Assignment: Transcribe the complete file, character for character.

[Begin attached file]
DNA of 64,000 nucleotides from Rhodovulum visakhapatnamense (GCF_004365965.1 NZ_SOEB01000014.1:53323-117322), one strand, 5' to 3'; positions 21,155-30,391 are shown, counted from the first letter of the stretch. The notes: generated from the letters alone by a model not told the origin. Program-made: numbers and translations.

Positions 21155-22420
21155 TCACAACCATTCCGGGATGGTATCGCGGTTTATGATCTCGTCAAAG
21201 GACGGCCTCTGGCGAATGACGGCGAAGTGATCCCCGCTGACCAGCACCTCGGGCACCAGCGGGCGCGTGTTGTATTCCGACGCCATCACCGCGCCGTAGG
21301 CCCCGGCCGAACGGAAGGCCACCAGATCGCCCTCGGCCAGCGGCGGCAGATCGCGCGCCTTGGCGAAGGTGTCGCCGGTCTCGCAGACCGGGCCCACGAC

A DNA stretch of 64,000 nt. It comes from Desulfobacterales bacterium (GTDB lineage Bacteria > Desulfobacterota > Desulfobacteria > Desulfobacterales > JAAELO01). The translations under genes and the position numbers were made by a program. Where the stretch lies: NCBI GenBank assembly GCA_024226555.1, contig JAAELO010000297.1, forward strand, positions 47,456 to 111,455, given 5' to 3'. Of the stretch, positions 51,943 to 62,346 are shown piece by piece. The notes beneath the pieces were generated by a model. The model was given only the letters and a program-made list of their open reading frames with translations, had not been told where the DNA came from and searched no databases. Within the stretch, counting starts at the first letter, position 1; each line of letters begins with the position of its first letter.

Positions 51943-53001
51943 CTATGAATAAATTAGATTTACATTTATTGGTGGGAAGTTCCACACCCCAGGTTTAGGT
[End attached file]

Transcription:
DNA of 64,000 nucleotides from Rhodovulum visakhapatnamense (GCF_004365965.1 NZ_SOEB01000014.1:53323-117322), one strand, 5' to 3'; positions 21,155-30,391 are shown, counted from the first letter of the stretch. The notes: generated from the letters alone by a model not told the origin. Program-made: numbers and translations.

Positions 21155-22420
21155 TCACAACCATTCCGGGATGGTATCGCGGTTTATGATCTCGTCAAAG
21201 GACGGCCTCTGGCGAATGACGGCGAAGTGATCCCCGCTGACCAGCACCTCGGGCACCAGCGGGCGCGTGTTGTATTCCGACGCCATCACCGCGCCGTAGG
21301 CCCCGGCCGAACGGAAGGCCACCAGATCGCCCTCGGCCAGCGGCGGCAGATCGCGCGCCTTGGCGAAGGTGTCGCCGGTCTCGCAGACCGGGCCCACGAC

A DNA stretch of 64,000 nt. It comes from Desulfobacterales bacterium (GTDB lineage Bacteria > Desulfobacterota > Desulfobacteria > Desulfobacterales > JAAELO01). The translations under genes and the position numbers were made by a program. Where the stretch lies: NCBI GenBank assembly GCA_024226555.1, contig JAAELO010000297.1, forward strand, positions 47,456 to 111,455, given 5' to 3'. Of the stretch, positions 51,943 to 62,346 are shown piece by piece. The notes beneath the pieces were generated by a model. The model was given only the letters and a program-made list of their open reading frames with translations, had not been told where the DNA came from and searched no databases. Within the stretch, counting starts at the first letter, position 1; each line of letters begins with the position of its first letter.

Positions 51943-53001
51943 CTATGAATAAATTAGATTTACATTTATTGGTGGGAAGTTCCACACCCCAGGTTTAGGT